Saturday, March 27, 2010

Its all about HTML5 - CANVAS and CSS

Raindrop Logo in CSS

Playing around with -moz-radial-gradient this past while, and seeing the amazing job done on the CSS Opera logo by David Desandro, I thought I’d have a go at recreating one of the logos I illustrated within the past year using pure CSS.

Opera logo in CSS

Aside from another shameless plea for attention, this demonstration gives me a chance to look at some CSS3 properties across browsers.

Dynamic 3D lighting effects in Canvas

I made a little experiment with normal mapping and phong shading in javascript which turned out to work quite well. I think with a little bit of tweaking it could be used in a real time game. Just move your mouse over the images bellow to see it in action. You'll need a modern browser supporting the canvas tag for this to work. Google Chrome seems to be the fastest.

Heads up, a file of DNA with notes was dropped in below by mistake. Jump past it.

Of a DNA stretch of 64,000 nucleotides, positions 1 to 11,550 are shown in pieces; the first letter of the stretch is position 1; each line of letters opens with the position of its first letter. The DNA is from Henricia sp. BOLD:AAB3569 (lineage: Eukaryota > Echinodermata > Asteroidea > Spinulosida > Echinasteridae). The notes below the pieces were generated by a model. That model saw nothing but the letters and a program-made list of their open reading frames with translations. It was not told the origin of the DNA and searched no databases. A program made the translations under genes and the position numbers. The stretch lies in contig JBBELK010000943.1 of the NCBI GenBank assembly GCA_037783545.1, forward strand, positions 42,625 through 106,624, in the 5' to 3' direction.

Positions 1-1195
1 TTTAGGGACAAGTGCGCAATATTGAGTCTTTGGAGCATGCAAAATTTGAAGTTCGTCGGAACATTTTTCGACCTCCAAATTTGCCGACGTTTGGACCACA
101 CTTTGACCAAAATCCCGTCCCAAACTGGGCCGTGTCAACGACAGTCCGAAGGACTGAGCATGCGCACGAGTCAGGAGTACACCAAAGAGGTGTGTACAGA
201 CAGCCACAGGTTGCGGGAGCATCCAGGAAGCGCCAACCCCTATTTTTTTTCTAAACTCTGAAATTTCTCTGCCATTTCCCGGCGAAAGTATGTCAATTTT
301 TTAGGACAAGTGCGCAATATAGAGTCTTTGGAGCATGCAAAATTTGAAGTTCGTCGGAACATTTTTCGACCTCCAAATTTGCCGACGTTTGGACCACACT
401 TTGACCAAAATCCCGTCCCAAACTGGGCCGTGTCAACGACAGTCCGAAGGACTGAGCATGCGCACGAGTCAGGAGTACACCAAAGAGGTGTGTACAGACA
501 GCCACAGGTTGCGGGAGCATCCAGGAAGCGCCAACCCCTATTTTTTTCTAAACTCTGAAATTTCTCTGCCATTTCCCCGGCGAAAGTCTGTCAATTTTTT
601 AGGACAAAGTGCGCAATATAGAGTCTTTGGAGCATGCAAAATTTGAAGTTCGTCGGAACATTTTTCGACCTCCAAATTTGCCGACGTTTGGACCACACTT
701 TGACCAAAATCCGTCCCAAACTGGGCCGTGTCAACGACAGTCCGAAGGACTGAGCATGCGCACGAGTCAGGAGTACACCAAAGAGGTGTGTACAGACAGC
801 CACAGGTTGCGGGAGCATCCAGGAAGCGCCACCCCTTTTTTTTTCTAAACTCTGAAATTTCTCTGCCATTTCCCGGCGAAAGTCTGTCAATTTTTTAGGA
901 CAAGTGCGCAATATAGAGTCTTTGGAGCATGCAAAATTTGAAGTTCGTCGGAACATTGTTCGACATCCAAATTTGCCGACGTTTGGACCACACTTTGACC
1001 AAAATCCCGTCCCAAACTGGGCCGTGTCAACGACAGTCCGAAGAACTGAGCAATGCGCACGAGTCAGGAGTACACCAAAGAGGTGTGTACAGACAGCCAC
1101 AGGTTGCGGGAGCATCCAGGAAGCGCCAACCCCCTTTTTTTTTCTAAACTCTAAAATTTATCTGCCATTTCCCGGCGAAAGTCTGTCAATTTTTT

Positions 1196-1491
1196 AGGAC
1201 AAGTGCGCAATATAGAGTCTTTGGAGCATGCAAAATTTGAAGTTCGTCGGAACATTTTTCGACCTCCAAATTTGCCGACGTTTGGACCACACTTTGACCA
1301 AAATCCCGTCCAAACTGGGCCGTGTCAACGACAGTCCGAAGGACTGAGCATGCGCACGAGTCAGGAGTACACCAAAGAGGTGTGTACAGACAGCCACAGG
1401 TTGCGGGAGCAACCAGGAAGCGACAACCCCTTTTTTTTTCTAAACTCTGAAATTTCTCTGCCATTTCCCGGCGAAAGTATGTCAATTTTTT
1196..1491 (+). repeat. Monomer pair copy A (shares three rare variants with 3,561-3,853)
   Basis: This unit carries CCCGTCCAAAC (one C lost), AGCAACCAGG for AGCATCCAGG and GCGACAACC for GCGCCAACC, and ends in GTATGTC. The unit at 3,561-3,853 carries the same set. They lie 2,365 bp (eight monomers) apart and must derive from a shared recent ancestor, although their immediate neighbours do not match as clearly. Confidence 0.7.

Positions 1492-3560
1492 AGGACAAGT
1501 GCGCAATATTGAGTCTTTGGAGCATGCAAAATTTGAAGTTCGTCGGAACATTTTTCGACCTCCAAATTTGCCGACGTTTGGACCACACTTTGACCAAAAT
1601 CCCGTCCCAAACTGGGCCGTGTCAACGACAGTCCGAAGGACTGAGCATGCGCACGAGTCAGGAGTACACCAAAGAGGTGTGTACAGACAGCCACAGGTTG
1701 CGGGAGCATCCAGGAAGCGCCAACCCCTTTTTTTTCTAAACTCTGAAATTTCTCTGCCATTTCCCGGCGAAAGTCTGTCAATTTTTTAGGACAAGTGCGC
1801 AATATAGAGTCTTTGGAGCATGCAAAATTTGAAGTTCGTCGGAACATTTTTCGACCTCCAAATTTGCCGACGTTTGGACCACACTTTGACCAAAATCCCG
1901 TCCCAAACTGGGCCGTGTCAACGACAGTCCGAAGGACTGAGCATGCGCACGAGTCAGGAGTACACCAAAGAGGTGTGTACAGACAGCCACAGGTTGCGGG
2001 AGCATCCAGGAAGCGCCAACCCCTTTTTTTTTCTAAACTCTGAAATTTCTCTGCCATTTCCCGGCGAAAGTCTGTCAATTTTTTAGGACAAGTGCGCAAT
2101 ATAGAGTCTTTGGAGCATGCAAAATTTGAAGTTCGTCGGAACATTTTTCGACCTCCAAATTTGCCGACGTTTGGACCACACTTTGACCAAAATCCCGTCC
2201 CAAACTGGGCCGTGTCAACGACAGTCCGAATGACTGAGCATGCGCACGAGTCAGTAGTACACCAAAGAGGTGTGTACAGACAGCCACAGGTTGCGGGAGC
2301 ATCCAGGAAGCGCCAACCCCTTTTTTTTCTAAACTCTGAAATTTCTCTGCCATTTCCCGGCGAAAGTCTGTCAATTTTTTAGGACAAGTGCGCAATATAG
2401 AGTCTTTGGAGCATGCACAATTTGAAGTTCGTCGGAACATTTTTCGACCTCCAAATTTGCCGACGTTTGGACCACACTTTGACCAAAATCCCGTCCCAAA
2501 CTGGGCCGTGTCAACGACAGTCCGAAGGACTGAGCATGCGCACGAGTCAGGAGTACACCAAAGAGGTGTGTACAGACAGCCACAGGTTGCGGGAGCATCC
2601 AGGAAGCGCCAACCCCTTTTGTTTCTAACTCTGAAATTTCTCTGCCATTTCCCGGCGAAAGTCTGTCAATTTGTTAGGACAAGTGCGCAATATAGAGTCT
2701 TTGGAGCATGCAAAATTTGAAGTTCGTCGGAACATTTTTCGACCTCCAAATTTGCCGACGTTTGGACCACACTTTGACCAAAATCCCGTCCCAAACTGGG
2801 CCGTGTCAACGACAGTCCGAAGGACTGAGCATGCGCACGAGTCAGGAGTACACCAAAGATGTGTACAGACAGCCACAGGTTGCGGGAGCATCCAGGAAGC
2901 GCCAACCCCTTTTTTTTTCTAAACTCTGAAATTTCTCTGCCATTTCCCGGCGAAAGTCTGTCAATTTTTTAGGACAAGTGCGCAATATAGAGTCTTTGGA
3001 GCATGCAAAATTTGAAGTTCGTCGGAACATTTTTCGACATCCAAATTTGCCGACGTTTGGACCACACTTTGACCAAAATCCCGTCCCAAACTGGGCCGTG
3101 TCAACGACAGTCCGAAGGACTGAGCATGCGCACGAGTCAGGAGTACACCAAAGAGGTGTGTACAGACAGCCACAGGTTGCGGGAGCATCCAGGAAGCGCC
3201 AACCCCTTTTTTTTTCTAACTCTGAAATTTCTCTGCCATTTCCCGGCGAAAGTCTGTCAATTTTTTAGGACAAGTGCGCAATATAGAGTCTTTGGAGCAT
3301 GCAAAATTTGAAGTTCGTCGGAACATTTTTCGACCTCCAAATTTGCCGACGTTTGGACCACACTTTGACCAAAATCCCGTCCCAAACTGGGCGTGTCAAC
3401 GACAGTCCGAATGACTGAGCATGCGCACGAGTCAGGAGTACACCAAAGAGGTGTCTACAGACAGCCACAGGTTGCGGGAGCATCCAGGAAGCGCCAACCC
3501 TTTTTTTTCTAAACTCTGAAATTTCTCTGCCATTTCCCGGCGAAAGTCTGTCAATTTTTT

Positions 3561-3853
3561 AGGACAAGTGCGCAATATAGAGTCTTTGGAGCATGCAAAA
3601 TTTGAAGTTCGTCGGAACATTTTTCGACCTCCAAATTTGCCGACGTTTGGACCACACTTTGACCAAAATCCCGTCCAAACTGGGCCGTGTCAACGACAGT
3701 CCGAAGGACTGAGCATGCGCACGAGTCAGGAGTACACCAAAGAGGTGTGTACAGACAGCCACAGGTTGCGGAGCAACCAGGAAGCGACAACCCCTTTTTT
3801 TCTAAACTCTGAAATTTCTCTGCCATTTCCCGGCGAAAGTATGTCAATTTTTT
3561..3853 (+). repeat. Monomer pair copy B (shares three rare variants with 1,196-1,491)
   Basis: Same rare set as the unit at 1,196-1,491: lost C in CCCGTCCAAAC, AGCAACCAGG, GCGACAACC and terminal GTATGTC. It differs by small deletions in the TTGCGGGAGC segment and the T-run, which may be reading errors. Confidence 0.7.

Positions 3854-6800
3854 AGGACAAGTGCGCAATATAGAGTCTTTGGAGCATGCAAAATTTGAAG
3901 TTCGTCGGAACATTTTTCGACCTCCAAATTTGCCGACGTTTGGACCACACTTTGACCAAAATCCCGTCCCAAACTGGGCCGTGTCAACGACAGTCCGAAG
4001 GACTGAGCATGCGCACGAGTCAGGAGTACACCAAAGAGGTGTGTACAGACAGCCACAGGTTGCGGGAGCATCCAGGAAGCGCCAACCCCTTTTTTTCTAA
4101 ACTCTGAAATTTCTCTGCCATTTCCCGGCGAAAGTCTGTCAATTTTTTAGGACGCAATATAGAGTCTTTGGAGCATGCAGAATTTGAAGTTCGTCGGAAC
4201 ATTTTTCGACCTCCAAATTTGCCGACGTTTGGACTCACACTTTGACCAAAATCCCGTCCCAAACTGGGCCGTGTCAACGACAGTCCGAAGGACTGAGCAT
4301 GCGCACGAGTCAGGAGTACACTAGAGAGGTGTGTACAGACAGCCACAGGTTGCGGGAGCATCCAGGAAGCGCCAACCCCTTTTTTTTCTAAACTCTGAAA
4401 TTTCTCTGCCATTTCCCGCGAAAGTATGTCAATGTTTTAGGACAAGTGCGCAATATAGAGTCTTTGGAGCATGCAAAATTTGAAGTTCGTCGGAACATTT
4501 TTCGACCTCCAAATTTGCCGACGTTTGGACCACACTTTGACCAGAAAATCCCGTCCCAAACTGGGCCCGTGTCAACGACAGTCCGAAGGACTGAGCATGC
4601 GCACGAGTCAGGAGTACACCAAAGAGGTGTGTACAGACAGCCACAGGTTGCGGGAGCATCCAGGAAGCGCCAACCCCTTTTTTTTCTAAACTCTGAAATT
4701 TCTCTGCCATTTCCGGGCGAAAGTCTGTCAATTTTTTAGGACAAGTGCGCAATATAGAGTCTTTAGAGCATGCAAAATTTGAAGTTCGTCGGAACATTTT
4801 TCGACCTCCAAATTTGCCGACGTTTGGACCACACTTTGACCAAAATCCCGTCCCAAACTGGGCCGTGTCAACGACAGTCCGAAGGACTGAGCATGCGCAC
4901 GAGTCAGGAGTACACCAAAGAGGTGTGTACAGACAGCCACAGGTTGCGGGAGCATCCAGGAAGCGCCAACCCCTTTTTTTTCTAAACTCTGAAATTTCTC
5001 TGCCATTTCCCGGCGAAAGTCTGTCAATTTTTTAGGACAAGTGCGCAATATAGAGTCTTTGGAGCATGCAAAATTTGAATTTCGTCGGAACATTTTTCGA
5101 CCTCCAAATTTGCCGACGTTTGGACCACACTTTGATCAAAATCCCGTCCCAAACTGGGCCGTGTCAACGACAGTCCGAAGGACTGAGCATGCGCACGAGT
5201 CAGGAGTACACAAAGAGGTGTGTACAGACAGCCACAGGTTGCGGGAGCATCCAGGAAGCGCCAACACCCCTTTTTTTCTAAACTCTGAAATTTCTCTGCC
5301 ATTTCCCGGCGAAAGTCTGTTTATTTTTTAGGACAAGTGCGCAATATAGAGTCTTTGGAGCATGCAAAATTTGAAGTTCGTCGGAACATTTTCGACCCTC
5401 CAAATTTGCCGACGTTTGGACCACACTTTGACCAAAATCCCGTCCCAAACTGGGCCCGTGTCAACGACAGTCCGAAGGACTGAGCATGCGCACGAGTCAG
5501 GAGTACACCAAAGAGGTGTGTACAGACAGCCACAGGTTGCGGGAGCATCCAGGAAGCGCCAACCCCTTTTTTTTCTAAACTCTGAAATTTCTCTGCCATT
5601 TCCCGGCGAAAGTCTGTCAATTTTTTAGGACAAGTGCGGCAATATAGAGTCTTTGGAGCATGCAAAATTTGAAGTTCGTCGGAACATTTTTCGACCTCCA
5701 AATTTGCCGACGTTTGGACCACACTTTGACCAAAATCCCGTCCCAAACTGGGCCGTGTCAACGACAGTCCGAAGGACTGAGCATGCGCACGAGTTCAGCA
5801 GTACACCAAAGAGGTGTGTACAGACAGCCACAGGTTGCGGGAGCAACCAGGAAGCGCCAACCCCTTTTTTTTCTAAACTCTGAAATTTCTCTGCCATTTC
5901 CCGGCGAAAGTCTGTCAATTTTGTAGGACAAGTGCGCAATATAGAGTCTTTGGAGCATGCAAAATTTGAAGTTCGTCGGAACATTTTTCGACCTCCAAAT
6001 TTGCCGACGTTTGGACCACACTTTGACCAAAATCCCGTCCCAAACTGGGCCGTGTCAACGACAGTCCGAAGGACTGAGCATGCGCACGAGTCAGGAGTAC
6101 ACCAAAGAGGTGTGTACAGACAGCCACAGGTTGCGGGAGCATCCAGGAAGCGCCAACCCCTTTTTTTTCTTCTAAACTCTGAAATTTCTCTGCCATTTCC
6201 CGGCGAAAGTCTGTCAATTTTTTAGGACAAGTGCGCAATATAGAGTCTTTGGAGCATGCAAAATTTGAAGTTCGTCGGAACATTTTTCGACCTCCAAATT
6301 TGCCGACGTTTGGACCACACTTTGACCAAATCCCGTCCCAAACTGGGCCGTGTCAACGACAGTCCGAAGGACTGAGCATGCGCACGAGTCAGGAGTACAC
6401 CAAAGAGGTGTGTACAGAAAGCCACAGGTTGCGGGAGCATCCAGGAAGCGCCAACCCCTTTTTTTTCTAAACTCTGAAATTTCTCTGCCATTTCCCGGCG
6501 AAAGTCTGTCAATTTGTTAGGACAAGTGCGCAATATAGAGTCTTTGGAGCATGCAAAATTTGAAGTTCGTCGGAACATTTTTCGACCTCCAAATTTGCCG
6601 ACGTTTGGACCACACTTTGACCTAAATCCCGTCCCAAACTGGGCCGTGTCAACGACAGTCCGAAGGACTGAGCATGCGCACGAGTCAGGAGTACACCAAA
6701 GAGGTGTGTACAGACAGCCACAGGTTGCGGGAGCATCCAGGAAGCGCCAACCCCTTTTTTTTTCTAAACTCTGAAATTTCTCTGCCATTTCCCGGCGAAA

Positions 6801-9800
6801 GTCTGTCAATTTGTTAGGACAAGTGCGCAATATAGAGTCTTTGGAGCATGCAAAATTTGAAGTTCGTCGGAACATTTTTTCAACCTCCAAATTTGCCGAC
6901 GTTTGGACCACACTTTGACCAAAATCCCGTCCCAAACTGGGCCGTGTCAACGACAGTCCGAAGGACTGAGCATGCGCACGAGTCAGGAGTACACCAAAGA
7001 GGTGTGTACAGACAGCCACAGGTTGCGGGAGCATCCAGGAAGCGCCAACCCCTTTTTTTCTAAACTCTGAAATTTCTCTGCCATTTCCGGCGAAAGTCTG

Bye Bye Flash: Network Graph is now Canvas

When I initially sat down to write the Network Graph two years ago, I chose Adobe Flash for two primary reasons: 1) I was already familiar with Flash, having worked with it professionally, and 2) plausible alternatives such as Canvas and SVG were poorly supported across browsers, buggy, and slow.

Times have changed, however, and the HTML5 Canvas draft specification is now almost fully implemented on the latest versions of Chrome, Safari, and Firefox. Opera supports Canvas but not the text API. Canvas is missing entirely from Internet Explorer, but the word on the street is that IE9 will finally offer support. In the meantime, the open source community has created excanvas, a way to get Canvas support on current versions of IE.

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